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MARKER DATABASE
“Bite-Size Bits of Local, National, and Global History”
“Bite-Size Bits of Local, National, and Global History”
The National Mall in Washington, District of Columbia — The American Northeast (Mid-Atlantic)
 

Why is the Washington Monument Temporarily Closed?

 
 
Why is the Washington Monument <br>Temporarily Closed? Marker image. Click for full size.
By Bill Coughlin, November 11, 2011
1. Why is the Washington Monument
Temporarily Closed? Marker
Inscription.
On August 23, 2011, a magnitude 5.8 earthquake centered in Virginia sent tremors throughout eastern North America. This seismic activity affected a number of Washington, D.C. landmarks, including the Washington Monument. National Park Service engineers and experts in historic preservation and earthquake engineering immediately assessed the physical impact in order to determine the best way to repair this national treasure and restore public access.

Completed by the U.S. Army Corps of Engineers in 1884, the Washington Monument honors George Washington for his generalship in the Revolutionary War (1775-1783) and for his later refusal to serve more than two terms as President of the United States (1789-1797). The Monument remains the worldís tallest freestanding stone structure, having weathered several earthquakes, including one in 1897 with a magnitude of 5.9.

For Another Birdís Eye View:
The National Park Service suggests a visit to the 270-foot observation level of the historic Old Post Office Tower, open daily, except December 25th. Located at 12th Street and Pennsylvania, NW, the tower ranks third in height among Washington, D.C. buildings and offers sweeping views of the Nationís Capital.
 
Erected by National Park Service.
 
Location.
Why is the Washington Monument Temporarily Closed? Marker image. Click for full size.
By Bill Coughlin, November 11, 2011
2. Why is the Washington Monument Temporarily Closed? Marker
38° 53.344′ N, 77° 2.002′ W. Marker is in The National Mall, District of Columbia, in Washington. Marker is at the intersection of 15th Street NW and Jefferson Drive NW, on the left when traveling north on 15th Street NW. Click for map. Marker is located on the east side of the Washington Monument. Marker is in this post office area: Washington DC 20024, United States of America.
 
Other nearby markers. At least 8 other markers are within walking distance of this marker. Raoul Wallenberg Place (about 500 feet away, measured in a direct line); Smokey Bear Blue Spruce (about 500 feet away); Jean Hillery and Thomas Quadros (about 600 feet away); The General Dwight David Eisenhower Plaza (about 800 feet away); Escape Across the Potomac (about 800 feet away); Jefferson Pier (approx. 0.2 miles away); Washington Monument (approx. 0.2 miles away); a different marker also named Why is the Washington Monument Temporarily Closed? (approx. 0.2 miles away). Click for a list of all markers in The National Mall.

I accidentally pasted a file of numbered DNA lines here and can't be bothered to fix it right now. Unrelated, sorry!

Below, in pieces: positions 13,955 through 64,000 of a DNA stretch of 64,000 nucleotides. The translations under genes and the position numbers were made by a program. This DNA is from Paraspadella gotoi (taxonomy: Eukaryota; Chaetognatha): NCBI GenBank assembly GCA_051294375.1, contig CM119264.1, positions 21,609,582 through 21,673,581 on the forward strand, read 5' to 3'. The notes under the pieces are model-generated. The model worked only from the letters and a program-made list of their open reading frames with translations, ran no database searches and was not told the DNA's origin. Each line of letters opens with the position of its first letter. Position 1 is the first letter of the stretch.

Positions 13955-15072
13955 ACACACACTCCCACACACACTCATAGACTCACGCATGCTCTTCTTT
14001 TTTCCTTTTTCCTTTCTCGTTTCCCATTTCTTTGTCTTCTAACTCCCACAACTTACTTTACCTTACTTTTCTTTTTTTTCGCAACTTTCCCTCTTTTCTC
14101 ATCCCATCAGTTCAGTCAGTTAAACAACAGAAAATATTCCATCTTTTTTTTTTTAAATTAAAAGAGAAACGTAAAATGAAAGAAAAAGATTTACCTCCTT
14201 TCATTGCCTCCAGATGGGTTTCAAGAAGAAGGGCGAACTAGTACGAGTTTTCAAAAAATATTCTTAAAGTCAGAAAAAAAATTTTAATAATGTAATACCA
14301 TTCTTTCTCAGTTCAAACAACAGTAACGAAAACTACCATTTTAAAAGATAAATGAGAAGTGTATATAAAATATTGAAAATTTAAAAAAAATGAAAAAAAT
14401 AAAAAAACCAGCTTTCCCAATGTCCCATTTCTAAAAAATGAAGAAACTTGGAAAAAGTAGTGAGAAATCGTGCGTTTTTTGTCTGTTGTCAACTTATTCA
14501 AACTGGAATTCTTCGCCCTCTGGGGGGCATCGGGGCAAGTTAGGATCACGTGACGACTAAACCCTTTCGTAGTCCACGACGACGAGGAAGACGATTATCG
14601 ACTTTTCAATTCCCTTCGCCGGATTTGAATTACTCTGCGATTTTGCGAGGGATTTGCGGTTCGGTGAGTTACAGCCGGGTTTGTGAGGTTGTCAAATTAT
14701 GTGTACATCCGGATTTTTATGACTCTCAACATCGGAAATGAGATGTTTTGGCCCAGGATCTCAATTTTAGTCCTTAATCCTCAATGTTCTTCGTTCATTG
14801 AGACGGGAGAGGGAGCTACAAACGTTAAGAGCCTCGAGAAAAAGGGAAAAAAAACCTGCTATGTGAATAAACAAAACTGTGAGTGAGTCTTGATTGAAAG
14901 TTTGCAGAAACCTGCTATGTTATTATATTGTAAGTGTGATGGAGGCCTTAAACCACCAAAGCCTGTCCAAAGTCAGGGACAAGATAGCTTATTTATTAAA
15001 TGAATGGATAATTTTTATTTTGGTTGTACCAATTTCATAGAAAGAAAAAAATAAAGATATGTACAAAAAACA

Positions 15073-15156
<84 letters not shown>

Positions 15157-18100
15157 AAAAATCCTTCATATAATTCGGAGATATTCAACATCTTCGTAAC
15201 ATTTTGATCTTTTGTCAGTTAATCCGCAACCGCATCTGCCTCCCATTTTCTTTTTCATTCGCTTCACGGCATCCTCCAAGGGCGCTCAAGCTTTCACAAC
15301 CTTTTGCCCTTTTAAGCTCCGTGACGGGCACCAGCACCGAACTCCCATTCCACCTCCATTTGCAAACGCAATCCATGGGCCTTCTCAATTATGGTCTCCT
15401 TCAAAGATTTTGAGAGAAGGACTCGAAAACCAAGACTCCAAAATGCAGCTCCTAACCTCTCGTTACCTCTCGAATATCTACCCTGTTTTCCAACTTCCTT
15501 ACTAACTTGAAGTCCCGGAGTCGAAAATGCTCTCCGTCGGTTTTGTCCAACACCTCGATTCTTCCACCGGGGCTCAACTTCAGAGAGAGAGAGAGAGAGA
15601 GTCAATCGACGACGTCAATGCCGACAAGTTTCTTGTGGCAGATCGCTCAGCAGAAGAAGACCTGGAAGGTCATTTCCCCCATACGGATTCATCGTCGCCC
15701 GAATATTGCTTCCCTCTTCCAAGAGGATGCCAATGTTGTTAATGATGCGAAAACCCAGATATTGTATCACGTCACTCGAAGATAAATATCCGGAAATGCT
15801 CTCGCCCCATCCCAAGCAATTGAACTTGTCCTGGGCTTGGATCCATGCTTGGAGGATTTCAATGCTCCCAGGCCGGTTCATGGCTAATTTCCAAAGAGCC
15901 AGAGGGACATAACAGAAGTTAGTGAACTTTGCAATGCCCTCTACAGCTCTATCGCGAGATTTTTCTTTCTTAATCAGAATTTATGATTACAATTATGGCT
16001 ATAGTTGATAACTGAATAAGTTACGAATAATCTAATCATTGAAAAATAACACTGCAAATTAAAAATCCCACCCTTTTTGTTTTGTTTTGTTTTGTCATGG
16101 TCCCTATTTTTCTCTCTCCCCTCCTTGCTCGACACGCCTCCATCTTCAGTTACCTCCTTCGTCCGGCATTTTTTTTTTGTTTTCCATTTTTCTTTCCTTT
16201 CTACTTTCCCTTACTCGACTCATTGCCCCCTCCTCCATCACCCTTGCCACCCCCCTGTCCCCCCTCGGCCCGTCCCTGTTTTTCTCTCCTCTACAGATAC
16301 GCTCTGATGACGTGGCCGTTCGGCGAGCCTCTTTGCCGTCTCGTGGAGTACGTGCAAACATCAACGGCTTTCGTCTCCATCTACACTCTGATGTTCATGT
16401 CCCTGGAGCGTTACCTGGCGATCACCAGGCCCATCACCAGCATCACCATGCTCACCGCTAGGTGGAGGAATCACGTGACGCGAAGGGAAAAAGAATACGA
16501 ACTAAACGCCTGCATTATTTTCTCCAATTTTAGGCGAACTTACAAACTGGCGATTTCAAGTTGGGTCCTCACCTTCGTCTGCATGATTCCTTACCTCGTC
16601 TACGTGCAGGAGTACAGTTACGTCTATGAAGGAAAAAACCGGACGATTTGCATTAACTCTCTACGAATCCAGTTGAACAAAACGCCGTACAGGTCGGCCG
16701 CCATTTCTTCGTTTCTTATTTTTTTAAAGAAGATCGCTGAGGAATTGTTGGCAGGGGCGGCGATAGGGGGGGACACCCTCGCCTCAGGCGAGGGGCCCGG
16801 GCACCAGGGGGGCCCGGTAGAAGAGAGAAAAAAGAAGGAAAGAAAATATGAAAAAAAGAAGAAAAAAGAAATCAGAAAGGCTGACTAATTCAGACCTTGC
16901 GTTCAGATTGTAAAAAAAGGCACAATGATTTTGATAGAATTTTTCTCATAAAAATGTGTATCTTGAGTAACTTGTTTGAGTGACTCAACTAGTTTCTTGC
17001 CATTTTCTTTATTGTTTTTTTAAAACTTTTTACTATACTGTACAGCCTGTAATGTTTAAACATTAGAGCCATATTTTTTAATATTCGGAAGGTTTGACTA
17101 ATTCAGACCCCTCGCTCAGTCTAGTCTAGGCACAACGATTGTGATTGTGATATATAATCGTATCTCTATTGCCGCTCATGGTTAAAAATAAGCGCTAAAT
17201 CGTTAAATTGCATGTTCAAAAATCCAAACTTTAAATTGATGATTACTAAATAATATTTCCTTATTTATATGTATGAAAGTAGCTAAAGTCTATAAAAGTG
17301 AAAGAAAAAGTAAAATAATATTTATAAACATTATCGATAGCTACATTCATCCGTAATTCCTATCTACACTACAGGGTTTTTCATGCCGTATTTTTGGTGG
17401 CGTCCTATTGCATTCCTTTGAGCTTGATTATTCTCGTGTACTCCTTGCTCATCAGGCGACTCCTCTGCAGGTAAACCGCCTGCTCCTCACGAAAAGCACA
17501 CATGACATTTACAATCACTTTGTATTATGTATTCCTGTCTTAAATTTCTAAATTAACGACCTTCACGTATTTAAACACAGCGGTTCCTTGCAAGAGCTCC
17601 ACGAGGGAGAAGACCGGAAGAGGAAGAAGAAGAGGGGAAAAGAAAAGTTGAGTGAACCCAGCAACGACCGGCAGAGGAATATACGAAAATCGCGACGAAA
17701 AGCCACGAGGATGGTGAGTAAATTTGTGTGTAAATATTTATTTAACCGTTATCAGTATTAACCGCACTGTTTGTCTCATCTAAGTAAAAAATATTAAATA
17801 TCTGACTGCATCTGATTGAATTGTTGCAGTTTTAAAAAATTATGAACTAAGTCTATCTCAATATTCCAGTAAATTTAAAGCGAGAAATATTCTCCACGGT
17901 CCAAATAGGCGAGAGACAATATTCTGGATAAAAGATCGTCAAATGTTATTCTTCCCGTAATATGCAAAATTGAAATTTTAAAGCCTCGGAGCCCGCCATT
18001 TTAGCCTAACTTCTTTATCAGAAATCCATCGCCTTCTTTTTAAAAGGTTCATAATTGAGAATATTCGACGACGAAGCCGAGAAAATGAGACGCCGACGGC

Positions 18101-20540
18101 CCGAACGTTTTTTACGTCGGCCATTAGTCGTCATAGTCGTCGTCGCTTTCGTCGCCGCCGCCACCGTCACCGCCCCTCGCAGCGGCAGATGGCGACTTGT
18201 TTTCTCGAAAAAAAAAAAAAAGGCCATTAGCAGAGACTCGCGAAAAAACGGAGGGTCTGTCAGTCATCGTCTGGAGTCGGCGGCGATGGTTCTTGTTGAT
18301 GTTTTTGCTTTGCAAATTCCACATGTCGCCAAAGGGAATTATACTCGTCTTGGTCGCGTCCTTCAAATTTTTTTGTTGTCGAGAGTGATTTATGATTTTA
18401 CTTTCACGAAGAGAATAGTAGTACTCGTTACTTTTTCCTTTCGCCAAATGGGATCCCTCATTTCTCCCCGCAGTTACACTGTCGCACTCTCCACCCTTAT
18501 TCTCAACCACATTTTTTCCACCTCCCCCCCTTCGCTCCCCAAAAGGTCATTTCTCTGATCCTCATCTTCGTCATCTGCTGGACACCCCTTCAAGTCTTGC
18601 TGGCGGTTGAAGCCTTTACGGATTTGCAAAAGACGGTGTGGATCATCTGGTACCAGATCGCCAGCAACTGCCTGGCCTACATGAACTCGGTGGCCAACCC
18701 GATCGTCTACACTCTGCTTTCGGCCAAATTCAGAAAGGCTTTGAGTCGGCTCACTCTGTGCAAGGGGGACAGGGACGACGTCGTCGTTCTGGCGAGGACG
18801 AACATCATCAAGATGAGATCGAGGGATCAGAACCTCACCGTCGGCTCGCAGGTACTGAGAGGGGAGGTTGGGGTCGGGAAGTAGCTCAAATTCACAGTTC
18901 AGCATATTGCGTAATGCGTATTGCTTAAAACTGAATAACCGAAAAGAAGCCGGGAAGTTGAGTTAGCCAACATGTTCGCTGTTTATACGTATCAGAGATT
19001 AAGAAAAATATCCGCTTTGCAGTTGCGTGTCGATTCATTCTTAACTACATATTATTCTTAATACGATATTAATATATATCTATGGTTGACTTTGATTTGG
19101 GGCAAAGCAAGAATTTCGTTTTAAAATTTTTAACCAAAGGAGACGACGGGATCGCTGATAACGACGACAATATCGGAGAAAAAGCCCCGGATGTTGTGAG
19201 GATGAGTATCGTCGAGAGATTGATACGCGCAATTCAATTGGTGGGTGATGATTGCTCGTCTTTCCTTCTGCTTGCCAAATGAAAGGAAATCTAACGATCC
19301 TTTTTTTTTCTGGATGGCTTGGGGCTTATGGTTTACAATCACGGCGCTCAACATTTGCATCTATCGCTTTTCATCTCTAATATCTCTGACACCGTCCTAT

More about this marker. The background of the marker shows a map of North America indicating the epicenter of the earthquake in Mineral, Virginia and its proximity to Washington, D.C. as well as Toronto, Ontario and Atlanta, Georgia.
Photographs at the lower left of the marker depict “Cracks in the pyramidion on the west side of the Monument.”; “Daylight
Marker at the Washington Monument image. Click for full size.
By Bill Coughlin, November 11, 2011
3. Marker at the Washington Monument
The marker is seen here near the base of the Washington Monument.
appear[ing] where mortar and historic joint filler once were.”; and “National Park Service personnel amidst fallen marble and mortar.”
Finally, under the Birdís Eye View sidebar is a map of the National Mall indicating the location of the Washington Monument. Next to this is a picture of The Old Post Office Tower.
 
Categories. DisastersMan-Made Features
 
The Washington Monument with scaffolding and earthquake damage repairs in progress. image. Click for full size.
By Richard E. Miller, May 12, 2013
4. The Washington Monument with scaffolding and earthquake damage repairs in progress.
 
 
Credits. This page originally submitted on , by Bill Coughlin of North Arlington, New Jersey. This page has been viewed 561 times since then and 11 times this year. Photos:   1, 2, 3. submitted on , by Bill Coughlin of North Arlington, New Jersey.   4. submitted on , by Richard E. Miller of Oxon Hill, Maryland. This page was last revised on June 16, 2016.
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